07/02/2014 16:10 GMT | Updated 06/12/2017 22:16 GMT

Who Is t.A.T.u.? A Look Back At The 'All The Things She Said' Duo's 15 Minutes Of Fame

Julia Volkova and Lena Katina of t.A.T.u. arrive at the 2003 MTV Movie Awards in Los Angeles. (Photo by Bill Davila/FilmMagic)
Bill Davila via Getty Images
Julia Volkova and Lena Katina of t.A.T.u. arrive at the 2003 MTV Movie Awards in Los Angeles. (Photo by Bill Davila/FilmMagic)

If you remember anything about t.A.T.u., it's probably their controversial video for the 2003 song "All the Things She Said." That's the one where the Russian duo -- made up of Lena Katina and Julia Volkova, who were 19 and 18 at the time, respectively -- kissed and caressed each other in the rain while wearing schoolgirl outfits in prison.

If you know anything else about the band, it might be that they performed at Friday's opening ceremony of the 2014 Winter Olympic Games. Anyone who considers the duo a one-hit wonder probably raised an eyebrow at the announcement, even if t.A.T.u.'s ties to Sochi are evident in their Russian heritage. What's even more perplexing is why the Olympics, staged in a country with anti-gay laws that have gained increasing notoriety over the past several months, would select a duo defined by their promotion of homosexuality. Katina and Volkova revealed in a 2003 documentary that they aren't lesbians themselves, but they maintained that their efforts intended to champion open-minded sexuality.

Now, 11 years after they first made a splash across genres, here's what else you need to know about the duo.

Their debut English-language album, "200 km/h in the Wrong Lane," arrived in 2002 and went on to achieve multi-platinum status. Its lead single, "All the Things She Said," peaked at No. 20 on the Billboard Hot 100. The song made t.A.T.u de facto gay icons, and it remains a supposed lesbian anthem, despite having been labeled a "gimmick" by some critics. Even though they're straight, Katina commended their effort to represent young girls who don't see lesbians portrayed in mainstream culture. “I think we did a great job on that, because we received so many thank-you letters, especially if you are a teenager when everything is over the top, and then you understand you are different and society doesn’t support you, it’s really tough, a lot of people commit suicide,” she told The Daily Beast last year when the song turned 10. “I was so surprised by those letters.”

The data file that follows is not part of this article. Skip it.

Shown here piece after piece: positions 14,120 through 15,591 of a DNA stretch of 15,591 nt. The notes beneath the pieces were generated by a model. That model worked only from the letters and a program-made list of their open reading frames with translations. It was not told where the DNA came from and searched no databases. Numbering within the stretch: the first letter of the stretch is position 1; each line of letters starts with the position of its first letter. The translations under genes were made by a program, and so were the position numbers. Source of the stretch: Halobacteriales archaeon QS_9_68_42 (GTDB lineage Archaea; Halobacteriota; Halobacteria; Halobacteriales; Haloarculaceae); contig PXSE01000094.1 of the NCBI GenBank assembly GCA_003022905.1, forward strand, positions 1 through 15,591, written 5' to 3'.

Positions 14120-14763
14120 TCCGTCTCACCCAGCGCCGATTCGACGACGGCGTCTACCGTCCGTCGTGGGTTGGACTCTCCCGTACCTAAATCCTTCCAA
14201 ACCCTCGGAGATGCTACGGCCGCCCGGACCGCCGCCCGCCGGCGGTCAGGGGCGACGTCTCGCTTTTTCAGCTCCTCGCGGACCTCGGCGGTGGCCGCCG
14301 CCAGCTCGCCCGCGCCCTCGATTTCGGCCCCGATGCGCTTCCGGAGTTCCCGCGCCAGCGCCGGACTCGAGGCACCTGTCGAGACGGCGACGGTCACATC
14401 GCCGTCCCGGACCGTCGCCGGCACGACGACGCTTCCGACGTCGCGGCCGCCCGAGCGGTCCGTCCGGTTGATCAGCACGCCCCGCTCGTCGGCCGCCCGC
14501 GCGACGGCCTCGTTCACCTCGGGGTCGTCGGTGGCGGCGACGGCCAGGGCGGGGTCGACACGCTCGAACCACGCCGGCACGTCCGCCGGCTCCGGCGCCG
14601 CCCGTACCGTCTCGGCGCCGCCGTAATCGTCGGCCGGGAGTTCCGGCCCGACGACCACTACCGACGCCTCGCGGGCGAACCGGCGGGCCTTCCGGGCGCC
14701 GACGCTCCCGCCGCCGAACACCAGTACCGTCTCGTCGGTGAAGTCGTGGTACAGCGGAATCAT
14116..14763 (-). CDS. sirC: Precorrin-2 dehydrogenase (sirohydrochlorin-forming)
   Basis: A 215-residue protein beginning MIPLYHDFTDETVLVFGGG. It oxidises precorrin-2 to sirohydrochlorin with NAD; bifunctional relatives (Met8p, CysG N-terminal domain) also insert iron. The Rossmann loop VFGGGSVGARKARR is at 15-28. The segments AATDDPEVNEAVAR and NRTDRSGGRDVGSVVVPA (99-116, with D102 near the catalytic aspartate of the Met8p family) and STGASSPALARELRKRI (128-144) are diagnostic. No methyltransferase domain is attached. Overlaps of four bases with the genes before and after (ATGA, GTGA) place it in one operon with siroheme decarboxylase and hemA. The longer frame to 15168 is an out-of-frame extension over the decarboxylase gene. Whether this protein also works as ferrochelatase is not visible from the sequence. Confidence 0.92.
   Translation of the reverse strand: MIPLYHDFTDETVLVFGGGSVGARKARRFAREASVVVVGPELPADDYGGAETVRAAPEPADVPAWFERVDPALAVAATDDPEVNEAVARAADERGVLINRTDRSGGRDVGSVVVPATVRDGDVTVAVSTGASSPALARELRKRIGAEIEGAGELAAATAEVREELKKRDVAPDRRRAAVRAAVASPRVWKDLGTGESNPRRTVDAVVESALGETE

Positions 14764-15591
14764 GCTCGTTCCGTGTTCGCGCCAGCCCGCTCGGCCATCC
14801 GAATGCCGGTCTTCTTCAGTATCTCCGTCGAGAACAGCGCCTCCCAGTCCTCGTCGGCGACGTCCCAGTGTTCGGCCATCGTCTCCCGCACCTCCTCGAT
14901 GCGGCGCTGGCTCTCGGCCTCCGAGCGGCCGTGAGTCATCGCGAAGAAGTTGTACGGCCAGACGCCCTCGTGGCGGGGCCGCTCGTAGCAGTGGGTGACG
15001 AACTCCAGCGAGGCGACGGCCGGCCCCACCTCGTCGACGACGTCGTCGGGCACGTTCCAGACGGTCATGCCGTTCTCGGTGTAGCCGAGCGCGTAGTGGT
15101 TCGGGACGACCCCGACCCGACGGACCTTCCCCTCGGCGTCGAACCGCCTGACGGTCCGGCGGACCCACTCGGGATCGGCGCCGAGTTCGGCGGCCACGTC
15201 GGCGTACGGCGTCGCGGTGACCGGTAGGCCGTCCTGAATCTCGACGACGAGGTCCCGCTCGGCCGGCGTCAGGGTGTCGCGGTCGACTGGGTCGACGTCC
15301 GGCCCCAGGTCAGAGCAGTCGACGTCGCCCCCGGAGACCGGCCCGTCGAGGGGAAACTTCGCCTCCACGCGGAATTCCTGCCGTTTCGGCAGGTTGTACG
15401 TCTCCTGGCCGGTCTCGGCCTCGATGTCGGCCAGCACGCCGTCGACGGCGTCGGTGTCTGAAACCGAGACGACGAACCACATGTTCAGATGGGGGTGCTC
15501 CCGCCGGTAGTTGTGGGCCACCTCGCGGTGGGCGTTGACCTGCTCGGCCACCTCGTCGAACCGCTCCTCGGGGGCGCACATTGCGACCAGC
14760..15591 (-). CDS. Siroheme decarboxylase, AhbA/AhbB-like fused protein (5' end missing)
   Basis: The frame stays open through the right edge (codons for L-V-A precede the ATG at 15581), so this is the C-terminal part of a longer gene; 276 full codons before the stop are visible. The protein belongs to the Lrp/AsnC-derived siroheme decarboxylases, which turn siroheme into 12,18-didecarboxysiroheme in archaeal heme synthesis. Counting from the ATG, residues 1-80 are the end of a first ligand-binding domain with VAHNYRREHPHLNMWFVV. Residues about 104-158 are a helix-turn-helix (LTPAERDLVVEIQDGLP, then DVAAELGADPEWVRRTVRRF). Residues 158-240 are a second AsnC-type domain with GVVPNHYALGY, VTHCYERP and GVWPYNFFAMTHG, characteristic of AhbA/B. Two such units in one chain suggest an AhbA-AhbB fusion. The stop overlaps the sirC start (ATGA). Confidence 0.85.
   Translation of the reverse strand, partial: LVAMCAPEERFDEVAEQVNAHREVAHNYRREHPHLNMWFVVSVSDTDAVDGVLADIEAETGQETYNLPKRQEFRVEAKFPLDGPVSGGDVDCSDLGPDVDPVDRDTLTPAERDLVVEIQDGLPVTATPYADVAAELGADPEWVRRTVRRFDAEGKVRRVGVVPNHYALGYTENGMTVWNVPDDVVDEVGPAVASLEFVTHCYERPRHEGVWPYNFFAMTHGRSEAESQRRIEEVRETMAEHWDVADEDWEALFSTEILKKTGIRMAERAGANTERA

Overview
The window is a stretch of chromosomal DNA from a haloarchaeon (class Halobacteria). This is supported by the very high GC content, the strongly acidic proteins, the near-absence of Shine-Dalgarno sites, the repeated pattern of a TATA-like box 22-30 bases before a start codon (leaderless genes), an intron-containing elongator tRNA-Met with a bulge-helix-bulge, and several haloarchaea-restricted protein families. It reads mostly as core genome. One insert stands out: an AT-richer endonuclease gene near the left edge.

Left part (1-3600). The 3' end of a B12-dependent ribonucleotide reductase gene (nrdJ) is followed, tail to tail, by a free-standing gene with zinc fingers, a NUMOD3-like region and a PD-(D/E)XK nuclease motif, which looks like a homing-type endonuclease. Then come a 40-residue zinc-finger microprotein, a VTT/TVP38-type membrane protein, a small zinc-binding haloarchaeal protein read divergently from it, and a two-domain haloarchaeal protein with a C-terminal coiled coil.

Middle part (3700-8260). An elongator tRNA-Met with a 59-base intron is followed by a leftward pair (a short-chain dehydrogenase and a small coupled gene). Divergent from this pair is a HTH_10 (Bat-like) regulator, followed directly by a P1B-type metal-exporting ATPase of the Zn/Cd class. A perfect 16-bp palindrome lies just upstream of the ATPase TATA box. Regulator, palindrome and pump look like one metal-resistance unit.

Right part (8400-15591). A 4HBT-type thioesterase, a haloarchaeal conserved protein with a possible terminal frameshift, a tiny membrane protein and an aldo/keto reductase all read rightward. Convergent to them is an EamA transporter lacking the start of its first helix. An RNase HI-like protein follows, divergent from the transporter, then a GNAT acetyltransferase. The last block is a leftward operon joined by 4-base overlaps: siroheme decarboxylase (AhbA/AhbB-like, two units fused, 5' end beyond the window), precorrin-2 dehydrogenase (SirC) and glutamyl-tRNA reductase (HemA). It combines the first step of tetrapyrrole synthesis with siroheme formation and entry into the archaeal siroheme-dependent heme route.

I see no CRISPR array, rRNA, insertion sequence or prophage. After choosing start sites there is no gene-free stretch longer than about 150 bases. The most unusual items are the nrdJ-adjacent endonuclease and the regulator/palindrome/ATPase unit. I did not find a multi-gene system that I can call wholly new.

The duo maintained buzz by making waves with countless performances in which they held hands and fondled each other. Katina and Volkova infuriated "Tonight Show" executives when they kissed during a performance of "All the Things She Said" after promising to remain chaste. The show cut away to a guitarist for the duration of the 25-second liplock.

Their follow-up song, "Never Gonna Get Us," hit the Top 10 in several countries and No. 1 on the U.S. Hot Dance Club Play chart. They performed it and "All the Things She Said" on the 2003 MTV Movie Awards.

Katina and Volkova's third single was a cover of The Smiths' "How Soon Is Now?"

The duo split with their producer and manager, Ivan Shapovalov, in early 2004, claiming he was only concerned with advancing their scandals. Rumors t.A.T.u. had split up circulated, but the fallout with Shapovalov was depicted on the Russian reality series "t.A.T.u. v Podnebesnaya." Regardless, Volkova then became pregnant and the group was unable to record their next album as promptly as anticipated.

tatu 2003

By the time they bounced back with the 2005 album "Dangerous and Moving," their buzz had dwindled and the duo failed to garner the same recognition seen in their debut project. "The hooks they're handed this second time around are decidedly duller, and the limitations of their vocal abilities are exaggerated, not concealed, by the bluntly simplistic tunes," Rolling Stone's Barry Walters wrote. The lead single, "All About Us," didn't chart on the U.S. Hot 100 but did crack No. 13 on the U.S. Hot Dance Club Songs rankings. The corresponding music video portrayed an attempted rape and was released with a censored version as well.

Their next two songs from the album -- "Gomenasai" and "Friend or Foe" -- also failed to chart in the U.S. The duo didn't want "Gomenasai" to be a single at all, but Interscope Records released it anyway. They parted ways with the label thereafter.

In 2009, t.A.T.u. returned with "Waste Management," an album that generated virtually no buzz in the U.S. It spawned three singles, each of which met similar fate.

Tensions rose between the two women in 2010 when Katina embarked on a solo career but continued to perform t.A.T.u.'s hits at concerts. Volkova responded by saying, "[Lena] has the right to [sing t.A.T.u. songs], but it's so stupid, absolutely stupid. If you do a solo career, it means that you do your own work. Her stuff that she makes, I think, is silly, and very soon her career will wither away and disappear." A year later, Katina gave a radio interview in which she said the two are "not planning to reform t.A.T.u., certainly not in the near future."

tatu 2009

In March 2011, the group's management announced t.A.T.u. was officially over. Katina and Volkova proceeded to release solo material. They reunited in December 2012 on the Romanian version of "The Voice" for their first performance together in three years. When asked whether they keep in touch, Katina said, "Only when we see each other. We have very different lives in different countries now. We are not in a fight, though."

The duo has reunited a few times since, without ever officially reteaming. They donned the schoolgirl outfits they once longed to shed this past September for a Japanese Snickers commercial.

t.A.T.u. performed "Not Gonna Get Us" during the opening ceremony. Coverage airs on Friday night on NBC. Until then, enjoy this 2003 E! News interview in which they discuss the reaction to the "All the Things She Said" contention.